Here’s how I think it’s going to work integrating the LGD into the mix. I’m not confident that all will play out as planned. But I’ll have to be flexible and adjust the plan as I see how things are going, because I don’t really know how things will go!
Now:LGD is in a small pen with all the sheep. The idea being that she will be lonely and bond with them, not having much other company to prefer. And, that they will acclimate to her presence, having no way to get very far away from her. This part is going swimmingly- she already easily moves amongst them with little disturbance on their part, they tolerate her calmly, and she really seems to like them.
She is starting to try to play with them dog-style a little bit, which is not ideal, but expected. The lamb is already a good 20lbs, so should be able to remove himself from her silliness if he needs to, and the rest of them are big enough to butt her if she gets on their nerves. As the other ewes lamb, I’ll remove them to a separate pen for as long as I can, to give the lambs a chance to grow a little before having to contend with the dog.
The other good thing that’s happening now is the LGD is barking at night and barking at anything that approaches the pen. This should be putting the coyotes on notice that there is now a big dog in the picture. Hopefully they’ll just start steering clear of anyplace they hear her barking. And she’ll be gaining confidence that when she barks, she is able to make intruders leave.
ASAP: get that dog more tame and leash-broken. The 1st day she was here; she was stressed, and fairly demure. The 2nd day, she was feeling her loneliness, so was very solicitous of our attentions. But by the 3rd day, she’s bonded to the sheep, and is playing a bit of keep-away with people and getting very silly. Before she can leave that pen, she needs to come when she’s called and be able to walk reasonably on a leash. I suppose those are the only two people skills she’ll ever need to have!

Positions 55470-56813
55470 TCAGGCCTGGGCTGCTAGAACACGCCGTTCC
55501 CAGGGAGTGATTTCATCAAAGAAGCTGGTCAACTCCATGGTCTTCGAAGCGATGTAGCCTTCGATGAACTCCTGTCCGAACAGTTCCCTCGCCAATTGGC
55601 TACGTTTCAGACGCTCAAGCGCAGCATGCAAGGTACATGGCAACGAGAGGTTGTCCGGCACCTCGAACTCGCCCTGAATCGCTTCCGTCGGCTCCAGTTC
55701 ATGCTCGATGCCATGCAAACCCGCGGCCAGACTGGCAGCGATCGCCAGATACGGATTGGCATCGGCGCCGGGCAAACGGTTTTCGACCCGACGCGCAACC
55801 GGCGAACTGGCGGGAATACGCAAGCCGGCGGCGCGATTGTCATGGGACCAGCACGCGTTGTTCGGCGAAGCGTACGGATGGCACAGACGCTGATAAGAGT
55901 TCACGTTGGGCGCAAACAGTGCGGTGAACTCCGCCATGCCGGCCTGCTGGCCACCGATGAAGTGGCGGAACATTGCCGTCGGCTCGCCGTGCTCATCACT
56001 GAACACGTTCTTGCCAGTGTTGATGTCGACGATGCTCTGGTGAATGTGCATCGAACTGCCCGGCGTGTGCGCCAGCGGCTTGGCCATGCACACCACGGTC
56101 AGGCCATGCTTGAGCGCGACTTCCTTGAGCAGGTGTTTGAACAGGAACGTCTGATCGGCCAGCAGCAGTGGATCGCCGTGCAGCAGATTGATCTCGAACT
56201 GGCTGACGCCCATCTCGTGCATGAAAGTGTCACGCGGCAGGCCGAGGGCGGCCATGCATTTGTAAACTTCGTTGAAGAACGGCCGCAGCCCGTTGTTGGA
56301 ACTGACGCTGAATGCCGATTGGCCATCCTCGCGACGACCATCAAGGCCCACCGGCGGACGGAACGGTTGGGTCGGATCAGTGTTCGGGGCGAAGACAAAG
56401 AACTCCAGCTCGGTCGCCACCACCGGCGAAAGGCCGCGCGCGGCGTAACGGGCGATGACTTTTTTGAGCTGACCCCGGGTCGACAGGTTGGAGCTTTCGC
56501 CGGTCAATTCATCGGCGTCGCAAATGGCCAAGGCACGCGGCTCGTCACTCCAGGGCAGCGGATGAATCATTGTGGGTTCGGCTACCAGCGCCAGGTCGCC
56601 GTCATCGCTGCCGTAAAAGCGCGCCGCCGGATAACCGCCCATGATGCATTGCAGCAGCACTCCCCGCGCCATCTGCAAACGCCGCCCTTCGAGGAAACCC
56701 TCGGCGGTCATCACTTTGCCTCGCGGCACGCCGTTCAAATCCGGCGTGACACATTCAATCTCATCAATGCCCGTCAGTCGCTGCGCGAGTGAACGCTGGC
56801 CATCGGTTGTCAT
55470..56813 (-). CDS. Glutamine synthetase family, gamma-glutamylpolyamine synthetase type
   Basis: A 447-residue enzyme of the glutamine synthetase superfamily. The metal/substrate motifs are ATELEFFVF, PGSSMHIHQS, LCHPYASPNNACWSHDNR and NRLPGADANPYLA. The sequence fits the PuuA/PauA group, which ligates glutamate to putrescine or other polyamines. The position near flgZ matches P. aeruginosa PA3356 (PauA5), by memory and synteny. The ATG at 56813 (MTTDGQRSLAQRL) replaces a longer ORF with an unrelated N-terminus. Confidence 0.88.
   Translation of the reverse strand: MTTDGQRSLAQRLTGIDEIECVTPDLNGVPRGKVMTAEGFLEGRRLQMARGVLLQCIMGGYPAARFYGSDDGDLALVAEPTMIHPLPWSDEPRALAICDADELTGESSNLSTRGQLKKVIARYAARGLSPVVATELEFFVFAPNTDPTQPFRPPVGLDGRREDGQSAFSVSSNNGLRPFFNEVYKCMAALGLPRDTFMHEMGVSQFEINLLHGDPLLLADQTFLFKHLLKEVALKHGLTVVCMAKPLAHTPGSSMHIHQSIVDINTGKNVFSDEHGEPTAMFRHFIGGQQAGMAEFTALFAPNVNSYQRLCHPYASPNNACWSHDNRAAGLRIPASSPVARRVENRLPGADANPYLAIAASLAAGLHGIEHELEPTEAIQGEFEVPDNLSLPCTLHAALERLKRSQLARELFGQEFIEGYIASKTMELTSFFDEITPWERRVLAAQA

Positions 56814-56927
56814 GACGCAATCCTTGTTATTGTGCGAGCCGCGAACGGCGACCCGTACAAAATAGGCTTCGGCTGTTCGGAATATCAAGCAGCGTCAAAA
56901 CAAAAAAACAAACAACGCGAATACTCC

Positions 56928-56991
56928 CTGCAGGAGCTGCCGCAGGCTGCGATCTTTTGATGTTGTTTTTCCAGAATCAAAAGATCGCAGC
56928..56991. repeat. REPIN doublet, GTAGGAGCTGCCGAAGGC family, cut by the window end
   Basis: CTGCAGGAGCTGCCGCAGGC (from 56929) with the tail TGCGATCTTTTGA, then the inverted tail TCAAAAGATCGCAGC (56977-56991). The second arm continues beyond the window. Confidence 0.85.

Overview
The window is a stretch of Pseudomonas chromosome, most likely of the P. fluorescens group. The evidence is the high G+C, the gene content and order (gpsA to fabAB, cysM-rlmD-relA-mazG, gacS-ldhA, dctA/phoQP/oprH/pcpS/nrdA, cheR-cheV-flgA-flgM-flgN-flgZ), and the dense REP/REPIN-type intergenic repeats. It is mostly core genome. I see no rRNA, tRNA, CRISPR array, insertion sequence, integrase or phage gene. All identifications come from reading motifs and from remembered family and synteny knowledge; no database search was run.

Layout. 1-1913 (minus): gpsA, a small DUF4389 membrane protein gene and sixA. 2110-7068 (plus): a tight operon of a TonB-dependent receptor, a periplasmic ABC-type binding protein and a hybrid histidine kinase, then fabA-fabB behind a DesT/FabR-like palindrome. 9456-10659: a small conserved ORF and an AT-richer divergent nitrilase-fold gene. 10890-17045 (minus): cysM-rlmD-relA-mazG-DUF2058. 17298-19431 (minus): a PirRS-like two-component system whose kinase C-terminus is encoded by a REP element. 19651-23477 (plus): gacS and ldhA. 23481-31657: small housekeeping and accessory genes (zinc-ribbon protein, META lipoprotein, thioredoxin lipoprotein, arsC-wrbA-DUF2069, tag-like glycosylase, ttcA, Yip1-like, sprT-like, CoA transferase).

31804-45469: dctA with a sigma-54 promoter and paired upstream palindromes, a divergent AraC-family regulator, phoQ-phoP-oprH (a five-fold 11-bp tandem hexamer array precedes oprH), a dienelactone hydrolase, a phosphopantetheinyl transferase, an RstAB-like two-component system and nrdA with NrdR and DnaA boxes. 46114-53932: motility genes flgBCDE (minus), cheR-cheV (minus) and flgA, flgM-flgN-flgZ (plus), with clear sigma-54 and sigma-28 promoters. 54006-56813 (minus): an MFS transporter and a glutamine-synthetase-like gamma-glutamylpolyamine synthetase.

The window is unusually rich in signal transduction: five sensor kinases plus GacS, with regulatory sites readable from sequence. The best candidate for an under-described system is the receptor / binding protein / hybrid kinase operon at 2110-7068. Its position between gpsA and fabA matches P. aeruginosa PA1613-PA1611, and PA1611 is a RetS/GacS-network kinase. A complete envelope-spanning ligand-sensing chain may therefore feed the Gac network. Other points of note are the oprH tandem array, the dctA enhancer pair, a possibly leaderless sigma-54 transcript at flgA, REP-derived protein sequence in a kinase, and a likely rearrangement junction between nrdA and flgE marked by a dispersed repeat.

Soon: catch the llama and move her up to the pen, so she can also acclimate to the dog. Fill in the gaps under the gates to make it harder for coyotes to get into the pasture.
At the end of the month: move the dog and all but three sheep back down to the pasture. Keep the three ewes that are due in March up by the house, with the llama, until they all lamb and can be turned back out. Since I don’t know when the Jacob ewe is due, I may let her take her chances pasture-lambing rather than have her potentially penned up all spring, waiting for her due date.
I’ve been planning to buy portable electro-net fencing in the future, so I can utilize it to do rotational grazing. That purchase is now higher priority, because I feel it’ll be safer to move the dog and sheep down into a smaller area within the big pasture. That way, the dog and sheep can spend more time bonding, the sheep won’t get too far away from the dog’s protection, and the hotwire will offer some protection from coyotes to all of them until things are more stabilized.